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All-stars who hurt their draft stock

These 11 players did nothing to help their chances. National Football Post

Print This February 03, 2010, 03:00 PM EST

In the second part of our All-Star game review, the National Football Post breaks down the prospects who did nothing to help their draft stock the past two weeks at the East-West Shrine Game and Senior Bowl.

QB Sean Canfield, Oregon State

There’s no denying that Canfield can be accurate and on time with the football when asked to complete throws inside the numbers. However, it quickly became obvious last week at the Senior Bowl that he lacks the arm strength needed to make big-time NFL-caliber throws outside the numbers. He showcases good timing and anticipation down the field, but his skill set screams backup quarterback and game manager only.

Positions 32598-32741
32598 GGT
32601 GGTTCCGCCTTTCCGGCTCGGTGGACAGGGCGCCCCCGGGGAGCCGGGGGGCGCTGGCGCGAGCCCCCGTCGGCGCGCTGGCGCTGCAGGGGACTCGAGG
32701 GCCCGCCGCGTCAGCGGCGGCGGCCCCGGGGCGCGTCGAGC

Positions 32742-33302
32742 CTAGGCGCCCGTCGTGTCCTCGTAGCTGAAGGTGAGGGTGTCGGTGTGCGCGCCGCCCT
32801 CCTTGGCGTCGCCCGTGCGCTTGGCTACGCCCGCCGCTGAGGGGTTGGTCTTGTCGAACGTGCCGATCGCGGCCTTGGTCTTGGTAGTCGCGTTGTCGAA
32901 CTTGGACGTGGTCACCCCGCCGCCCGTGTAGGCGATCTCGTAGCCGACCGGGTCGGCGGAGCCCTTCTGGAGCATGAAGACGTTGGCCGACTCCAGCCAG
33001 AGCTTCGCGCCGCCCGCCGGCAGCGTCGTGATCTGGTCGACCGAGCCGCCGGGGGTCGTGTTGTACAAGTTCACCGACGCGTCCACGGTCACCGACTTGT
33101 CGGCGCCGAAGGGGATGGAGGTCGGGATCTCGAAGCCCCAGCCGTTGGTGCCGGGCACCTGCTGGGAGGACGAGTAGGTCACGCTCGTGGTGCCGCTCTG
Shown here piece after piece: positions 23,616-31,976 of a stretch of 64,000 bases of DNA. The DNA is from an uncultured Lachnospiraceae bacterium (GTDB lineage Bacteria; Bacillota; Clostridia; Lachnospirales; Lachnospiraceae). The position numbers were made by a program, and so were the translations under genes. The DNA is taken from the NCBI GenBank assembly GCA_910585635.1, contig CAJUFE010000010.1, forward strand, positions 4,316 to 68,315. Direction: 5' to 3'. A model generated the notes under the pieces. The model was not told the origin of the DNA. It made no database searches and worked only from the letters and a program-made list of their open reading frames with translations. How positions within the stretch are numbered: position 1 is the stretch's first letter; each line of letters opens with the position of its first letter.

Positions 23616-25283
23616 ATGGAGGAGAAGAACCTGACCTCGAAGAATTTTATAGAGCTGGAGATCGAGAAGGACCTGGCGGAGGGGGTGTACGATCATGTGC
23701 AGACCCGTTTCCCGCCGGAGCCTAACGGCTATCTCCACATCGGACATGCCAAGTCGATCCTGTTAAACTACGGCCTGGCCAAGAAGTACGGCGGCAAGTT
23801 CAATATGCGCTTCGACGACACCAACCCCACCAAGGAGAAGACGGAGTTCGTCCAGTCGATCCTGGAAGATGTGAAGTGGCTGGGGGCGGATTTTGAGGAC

WR Danario Alexander, Missouri

Alexander’s performance at this year’s Senior Bowl solidified my opinion about him in terms of NFL potential. He’s a tall, long-armed receiver who builds speed as he goes, but it takes him far too long to reach top-end speed off the line. He also struggles to beat press coverage and lacks the balance to generate much acceleration out of his breaks. He doesn’t look like a starting-caliber wideout to me, as I see him more as a No. 4-type receiver who needs to work almost exclusively off the line from the slot.

C Eric Olsen, Notre Dame